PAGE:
For just under a century, nearly all of Ray’s strange tales have remained untranslated recherché texts. What little morsels out there in English have been gobbled up and lauded by preeminent writers of horror and the weird such as Stephen King, Michael Cisco, and Jeff VanderMeer. The obscurity coupled with the acclaim has created a curious vacuum, that feels, to borrow the eponymous adjective of translator Scott Nicolay, Rayen. Like Philip K. Dick, Ray’s life and legacy largely resemble one of his own plots.

However, this is beginning to change as American independent publisher Wakefield Press has taken it upon themselves to resurrect Ray’s vast output, translating many of Ray’s books from French into English for the first time. Working through Ray’s volumes chronologically, Wakefield Press has already published Ray’s first four works in English, the short-story collections Whiskey Tales, The Cruise of Shadows, The Great Nocturnal, and Circles of Dread.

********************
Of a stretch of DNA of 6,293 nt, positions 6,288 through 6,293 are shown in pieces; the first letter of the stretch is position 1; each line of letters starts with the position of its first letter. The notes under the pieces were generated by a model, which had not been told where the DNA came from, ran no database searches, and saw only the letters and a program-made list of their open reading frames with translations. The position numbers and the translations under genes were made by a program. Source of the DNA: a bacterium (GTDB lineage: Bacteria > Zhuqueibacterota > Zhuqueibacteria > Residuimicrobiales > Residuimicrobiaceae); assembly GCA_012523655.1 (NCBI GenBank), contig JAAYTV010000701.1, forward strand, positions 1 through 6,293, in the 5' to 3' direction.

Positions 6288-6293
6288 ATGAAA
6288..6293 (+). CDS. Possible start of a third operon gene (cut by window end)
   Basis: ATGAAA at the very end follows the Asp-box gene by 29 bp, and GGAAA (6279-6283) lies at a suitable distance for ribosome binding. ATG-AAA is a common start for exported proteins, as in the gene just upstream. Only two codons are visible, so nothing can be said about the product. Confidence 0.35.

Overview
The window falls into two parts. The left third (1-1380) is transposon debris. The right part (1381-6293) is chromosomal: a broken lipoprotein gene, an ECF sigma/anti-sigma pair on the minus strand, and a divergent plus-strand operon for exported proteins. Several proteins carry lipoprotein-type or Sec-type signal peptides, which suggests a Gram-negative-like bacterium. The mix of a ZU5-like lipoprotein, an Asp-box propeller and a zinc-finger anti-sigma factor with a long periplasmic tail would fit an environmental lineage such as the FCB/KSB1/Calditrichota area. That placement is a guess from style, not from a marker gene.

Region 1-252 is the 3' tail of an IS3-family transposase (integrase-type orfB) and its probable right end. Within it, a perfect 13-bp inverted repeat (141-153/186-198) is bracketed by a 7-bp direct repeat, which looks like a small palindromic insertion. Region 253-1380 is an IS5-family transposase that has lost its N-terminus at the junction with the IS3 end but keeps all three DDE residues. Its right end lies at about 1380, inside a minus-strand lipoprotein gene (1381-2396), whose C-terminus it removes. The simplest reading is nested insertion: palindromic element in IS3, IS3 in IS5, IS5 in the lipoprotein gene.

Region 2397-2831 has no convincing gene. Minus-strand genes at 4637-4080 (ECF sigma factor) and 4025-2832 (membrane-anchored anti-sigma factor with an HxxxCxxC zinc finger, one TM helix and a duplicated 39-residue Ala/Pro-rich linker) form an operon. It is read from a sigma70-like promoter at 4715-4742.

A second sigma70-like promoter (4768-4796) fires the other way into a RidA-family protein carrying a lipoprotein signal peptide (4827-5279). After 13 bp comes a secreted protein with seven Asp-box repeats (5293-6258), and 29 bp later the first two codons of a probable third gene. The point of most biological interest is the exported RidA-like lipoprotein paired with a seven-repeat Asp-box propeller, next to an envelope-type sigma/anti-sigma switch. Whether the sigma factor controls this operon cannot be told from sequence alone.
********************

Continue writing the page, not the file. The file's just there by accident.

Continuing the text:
To read through the collections is to uncover a missing link within the weird. A writer whose deep and cryptic narrative spaces seemingly binds the past of Charles Dickens, Edgar Allan Poe, and William Hope Hodgson, with his contemporaries such as Jorge Luis Borges and H.P. Lovecraft, and the future of Stanislaw Lem, Philip K. Dick, China Miéville, Alan Moore, and Neil Gaiman.

Story by story, Ray builds a towering taxonomy of terror that is multi-faceted, duplicitous, and richly literate. That sprinkles elements of the gothic, the romantic, the modern, and a precocious flirtation with the post-modern. Standouts such as ‘The Great Nocturnal’, ‘The Gloomy Alleyway’, and ‘The Mainz Psalter’ litter his oeuvre, with the imaginal territory they cover swollen like an occult Mercator map. These are tales that treat stories like realities and realities like dreams.